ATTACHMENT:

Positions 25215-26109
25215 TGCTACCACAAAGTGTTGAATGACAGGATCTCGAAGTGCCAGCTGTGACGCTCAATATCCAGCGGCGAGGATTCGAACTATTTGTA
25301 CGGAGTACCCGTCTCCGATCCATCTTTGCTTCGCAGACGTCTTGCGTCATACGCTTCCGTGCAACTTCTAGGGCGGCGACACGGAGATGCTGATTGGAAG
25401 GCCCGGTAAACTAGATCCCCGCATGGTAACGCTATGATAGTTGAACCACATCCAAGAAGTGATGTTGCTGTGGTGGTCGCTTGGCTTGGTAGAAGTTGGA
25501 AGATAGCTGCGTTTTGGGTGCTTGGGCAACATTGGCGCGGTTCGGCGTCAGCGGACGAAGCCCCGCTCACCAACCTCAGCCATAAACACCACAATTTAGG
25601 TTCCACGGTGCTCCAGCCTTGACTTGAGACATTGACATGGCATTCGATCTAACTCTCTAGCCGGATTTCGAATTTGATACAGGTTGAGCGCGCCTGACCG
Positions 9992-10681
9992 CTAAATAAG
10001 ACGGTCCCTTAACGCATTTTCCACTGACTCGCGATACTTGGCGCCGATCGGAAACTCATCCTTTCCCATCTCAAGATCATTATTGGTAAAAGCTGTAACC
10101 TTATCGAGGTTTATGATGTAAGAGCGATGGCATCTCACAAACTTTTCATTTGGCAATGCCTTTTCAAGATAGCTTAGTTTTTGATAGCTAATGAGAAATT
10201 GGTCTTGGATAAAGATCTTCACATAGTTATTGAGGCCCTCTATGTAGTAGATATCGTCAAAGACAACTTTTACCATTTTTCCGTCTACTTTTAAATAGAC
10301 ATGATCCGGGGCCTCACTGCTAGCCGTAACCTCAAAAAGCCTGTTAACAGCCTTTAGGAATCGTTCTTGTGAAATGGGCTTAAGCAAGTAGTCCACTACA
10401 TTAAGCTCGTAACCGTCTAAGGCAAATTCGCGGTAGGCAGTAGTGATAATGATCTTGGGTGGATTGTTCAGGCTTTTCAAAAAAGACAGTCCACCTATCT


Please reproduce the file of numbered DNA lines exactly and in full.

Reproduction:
Positions 25215-26109
25215 TGCTACCACAAAGTGTTGAATGACAGGATCTCGAAGTGCCAGCTGTGACGCTCAATATCCAGCGGCGAGGATTCGAACTATTTGTA
25301 CGGAGTACCCGTCTCCGATCCATCTTTGCTTCGCAGACGTCTTGCGTCATACGCTTCCGTGCAACTTCTAGGGCGGCGACACGGAGATGCTGATTGGAAG
25401 GCCCGGTAAACTAGATCCCCGCATGGTAACGCTATGATAGTTGAACCACATCCAAGAAGTGATGTTGCTGTGGTGGTCGCTTGGCTTGGTAGAAGTTGGA
25501 AGATAGCTGCGTTTTGGGTGCTTGGGCAACATTGGCGCGGTTCGGCGTCAGCGGACGAAGCCCCGCTCACCAACCTCAGCCATAAACACCACAATTTAGG
25601 TTCCACGGTGCTCCAGCCTTGACTTGAGACATTGACATGGCATTCGATCTAACTCTCTAGCCGGATTTCGAATTTGATACAGGTTGAGCGCGCCTGACCG
Positions 9992-10681
9992 CTAAATAAG
10001 ACGGTCCCTTAACGCATTTTCCACTGACTCGCGATACTTGGCGCCGATCGGAAACTCATCCTTTCCCATCTCAAGATCATTATTGGTAAAAGCTGTAACC
10101 TTATCGAGGTTTATGATGTAAGAGCGATGGCATCTCACAAACTTTTCATTTGGCAATGCCTTTTCAAGATAGCTTAGTTTTTGATAGCTAATGAGAAATT
10201 GGTCTTGGATAAAGATCTTCACATAGTTATTGAGGCCCTCTATGTAGTAGATATCGTCAAAGACAACTTTTACCATTTTTCCGTCTACTTTTAAATAGAC
10301 ATGATCCGGGGCCTCACTGCTAGCCGTAACCTCAAAAAGCCTGTTAACAGCCTTTAGGAATCGTTCTTGTGAAATGGGCTTAAGCAAGTAGTCCACTACA
10401 TTAAGCTCGTAACCGTCTAAGGCAAATTCGCGGTAGGCAGTAGTGATAATGATCTTGGGTGGATTGTTCAGGCTTTTCAAAAAAGACAGTCCACCTATCT